A young radio astronomer, Frank Drake, had independently reached the same conclusion, and in the spring of 1960 conducted the first microwave radio search for signals from other solar systems. For two months Drake aimed an 85-foot West Virginia antenna in the direction of two nearby Sun-like stars. His single-channel receiver was tuned to the "magic" frequency of the 21 cm (1,420 MHz) line of neutral hydrogen, a spot on the radio dial also favored by Cocconi and Morrison because of its astronomical significance. While he didn't detect any signal of extraterrestrial origin, Drake's Project Ozma spurred the interest of others in the astronomical community, most immediately the Russians.
In the 1960's, the Soviet Union dominated SETI, and it frequently adopted bold strategies. Rather than searching the vicinities of nearby stars, the Soviets used nearly-omnidirectional antennas to observe large chunks of sky, counting on the existence of at least a few very advanced civilizations capable of radiating enormous amounts of transmitter power.
At the beginning of the 1970's, NASA's Ames Research Center in Mountain View, California began to consider the technology required for an effective search. A team of outside experts, under the direction of Bernard Oliver, on leave from the Hewlett-Packard Corporation, produced a comprehensive study for NASA known as Project Cyclops. The Cyclops report provided an analysis of SETI science and technology issues that is the foundation upon which much subsequent work is based.
As the perception grew that SETI had a reasonable prospect for success, the Americans once again began to observe. During the 1970's, many radio astronomers conducted searches, using existing antennas and receivers. Some of the efforts, employing improved technology, have continued to the present time. Foremost among these are the Planetary Society's Project META, the University of California's SERENDIP project, and a long-standing observing program at Ohio State University.
By the late-1970's, SETI programs had been established at NASA's Ames Research Center and at the Jet Propulsion Laboratory (JPL) in Pasadena, California. These groups arrived at a dual-mode strategy for a large-scale SETI project. Ames would examine 1,000 Sun-like stars in a Targeted Search, capable of detecting weak or sporadic signals. JPL would systematically sweep all directions in a Sky Survey. In 1988, after a decade of study and preliminary design, NASA Headquarters formally adopted this strategy, and funded the program. Four years later, on the 500th anniversary of Columbus' arrival in the New World, the observations began. Within a year, Congress terminated funding.
With NASA no longer involved, both researchers and interested members of the public saw a diminished chance to answer, within their lifetimes, the profound question addressed by SETI. Consequently the SETI Institute raised private funds to continue the targeted search portion of NASA’s large-scale program as Project Phoenix.
Project Phoenix concentrated efforts on that component of the NASA SETI project known as the Targeted Search. Its strategy was to carefully examine the regions around 1,000 nearby Sun-like stars. The world's largest antennas were used, committing observing time for SETI. Phoenix used the 64 meter Parkes telescope in Australia to scrutinize about 200 selected southern stars.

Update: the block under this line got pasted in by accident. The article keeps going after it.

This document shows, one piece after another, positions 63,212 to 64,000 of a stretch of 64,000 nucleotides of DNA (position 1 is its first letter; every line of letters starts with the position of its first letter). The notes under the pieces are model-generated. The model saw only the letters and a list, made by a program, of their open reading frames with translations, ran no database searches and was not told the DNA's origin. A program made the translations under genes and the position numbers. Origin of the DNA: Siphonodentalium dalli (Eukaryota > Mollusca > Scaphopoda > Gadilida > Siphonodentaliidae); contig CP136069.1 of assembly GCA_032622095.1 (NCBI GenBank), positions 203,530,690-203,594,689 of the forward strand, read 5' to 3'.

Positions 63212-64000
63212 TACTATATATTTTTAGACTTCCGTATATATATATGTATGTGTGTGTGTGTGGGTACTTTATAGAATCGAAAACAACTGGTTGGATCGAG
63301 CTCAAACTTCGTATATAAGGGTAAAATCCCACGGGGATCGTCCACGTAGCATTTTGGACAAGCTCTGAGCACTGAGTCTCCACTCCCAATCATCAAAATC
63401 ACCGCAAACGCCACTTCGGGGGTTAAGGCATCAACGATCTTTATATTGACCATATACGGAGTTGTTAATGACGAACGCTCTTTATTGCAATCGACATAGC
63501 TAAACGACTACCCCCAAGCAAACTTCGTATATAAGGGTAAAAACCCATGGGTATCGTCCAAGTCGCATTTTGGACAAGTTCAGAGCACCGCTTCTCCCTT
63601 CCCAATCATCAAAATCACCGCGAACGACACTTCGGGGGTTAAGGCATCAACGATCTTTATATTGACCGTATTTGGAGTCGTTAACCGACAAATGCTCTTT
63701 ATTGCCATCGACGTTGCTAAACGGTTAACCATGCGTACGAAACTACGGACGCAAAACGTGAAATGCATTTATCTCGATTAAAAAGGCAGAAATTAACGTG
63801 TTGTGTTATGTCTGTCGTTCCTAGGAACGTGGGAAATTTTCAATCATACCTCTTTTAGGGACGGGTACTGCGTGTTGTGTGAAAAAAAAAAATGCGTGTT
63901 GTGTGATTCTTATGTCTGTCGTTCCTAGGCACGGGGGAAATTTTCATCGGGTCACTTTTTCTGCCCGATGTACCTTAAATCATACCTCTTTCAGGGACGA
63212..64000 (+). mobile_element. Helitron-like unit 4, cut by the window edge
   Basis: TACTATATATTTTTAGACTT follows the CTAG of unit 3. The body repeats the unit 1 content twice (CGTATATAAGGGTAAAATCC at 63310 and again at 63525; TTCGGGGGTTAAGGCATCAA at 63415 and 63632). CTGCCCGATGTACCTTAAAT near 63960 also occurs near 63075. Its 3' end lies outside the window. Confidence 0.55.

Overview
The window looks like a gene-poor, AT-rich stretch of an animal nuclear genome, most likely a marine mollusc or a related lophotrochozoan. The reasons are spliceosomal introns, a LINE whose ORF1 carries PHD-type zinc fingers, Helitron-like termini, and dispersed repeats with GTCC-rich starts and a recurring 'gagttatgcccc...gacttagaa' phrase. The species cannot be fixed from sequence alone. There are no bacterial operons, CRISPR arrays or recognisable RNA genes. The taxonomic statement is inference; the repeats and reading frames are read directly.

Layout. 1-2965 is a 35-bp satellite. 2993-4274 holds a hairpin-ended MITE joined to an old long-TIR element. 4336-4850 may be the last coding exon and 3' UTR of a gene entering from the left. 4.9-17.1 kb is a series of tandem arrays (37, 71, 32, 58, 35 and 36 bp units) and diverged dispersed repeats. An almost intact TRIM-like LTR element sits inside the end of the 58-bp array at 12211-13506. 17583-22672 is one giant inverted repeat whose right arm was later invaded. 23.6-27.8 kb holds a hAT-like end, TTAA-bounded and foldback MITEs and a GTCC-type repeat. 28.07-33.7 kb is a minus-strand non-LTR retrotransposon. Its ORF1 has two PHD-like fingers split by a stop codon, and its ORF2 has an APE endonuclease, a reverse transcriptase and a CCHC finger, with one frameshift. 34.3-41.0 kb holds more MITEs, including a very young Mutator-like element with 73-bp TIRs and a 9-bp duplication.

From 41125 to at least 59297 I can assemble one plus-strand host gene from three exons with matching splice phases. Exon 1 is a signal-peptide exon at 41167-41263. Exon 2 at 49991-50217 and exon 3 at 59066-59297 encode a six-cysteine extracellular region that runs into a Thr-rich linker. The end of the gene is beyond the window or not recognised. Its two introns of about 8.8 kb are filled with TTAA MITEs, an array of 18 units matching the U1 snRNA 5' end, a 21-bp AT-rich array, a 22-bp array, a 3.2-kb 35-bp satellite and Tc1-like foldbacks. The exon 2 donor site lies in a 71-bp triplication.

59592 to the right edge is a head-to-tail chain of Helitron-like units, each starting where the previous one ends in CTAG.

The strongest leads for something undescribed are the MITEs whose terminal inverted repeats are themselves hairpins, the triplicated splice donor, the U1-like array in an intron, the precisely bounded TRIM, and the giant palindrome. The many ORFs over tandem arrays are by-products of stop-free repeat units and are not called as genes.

The most sensitive observations, covering a few hundred stars in one third of the sky used the 305 meter telescope of the Arecibo Observatory.
Phoenix observed another few hundred stars in the northern skies with the 140 Foot Telescope of NRAO Green Bank, just a short distance from the site of Project Ozma.
Project Phoenix was orders of magnitude more comprehensive than any experiment yet performed. Frequently, the successful attainment of an elusive goal requires nothing less than a systematic and thorough effort. Over the span of a decade, the project examined about 800 stars within 200 light years, searching for signals in about 1.5 billion channels for each star. The search was sensitive to the equivalent of strong terrestrial radars, but found no evidence of extraterrestrial signals of that strength.
Other long-term SETI projects are underway. Among these is Project SERENDIP operated by the University of California, Berkeley at the Arecibo telescope. A second major project is conducted in Australia by an independent group, the SETI Australia Centre at the University of Western Sydney. The Australians have bought the SERENDIP technology to run their own 58 million-channel experiment on the Parkes radio telescope. The popular screensaver/distributed computing software project known as SETI@home, run by UC Berkeley, has brought SETI to millions.
In the meantime the SETI Institute has been focusing on the future. In a joint project with UC Berkeley, it is building a SETI-dedicated array of telescopes that will equal a 100-meter radio telescope, the Allen Telescope Array.
It is the forerunner of other larger radio astronomy arrays planned for later in the decade. It is possible that as telescope and SETI technology advance it may be possible to detect intelligence not by directed message but by the same kind of 'noise' we accidentally broadcast to the cosmos via radio, television and radar signals. SETI truly is a long-term project and setiQuest is part of that long term strategy.
There are two ways of searching with the ATA – SETI searches done at the same time as radio astronomy surveys – we call this commensal.
And surveys of areas of the sky where there are many potential target stars, so close together that we do not separate them.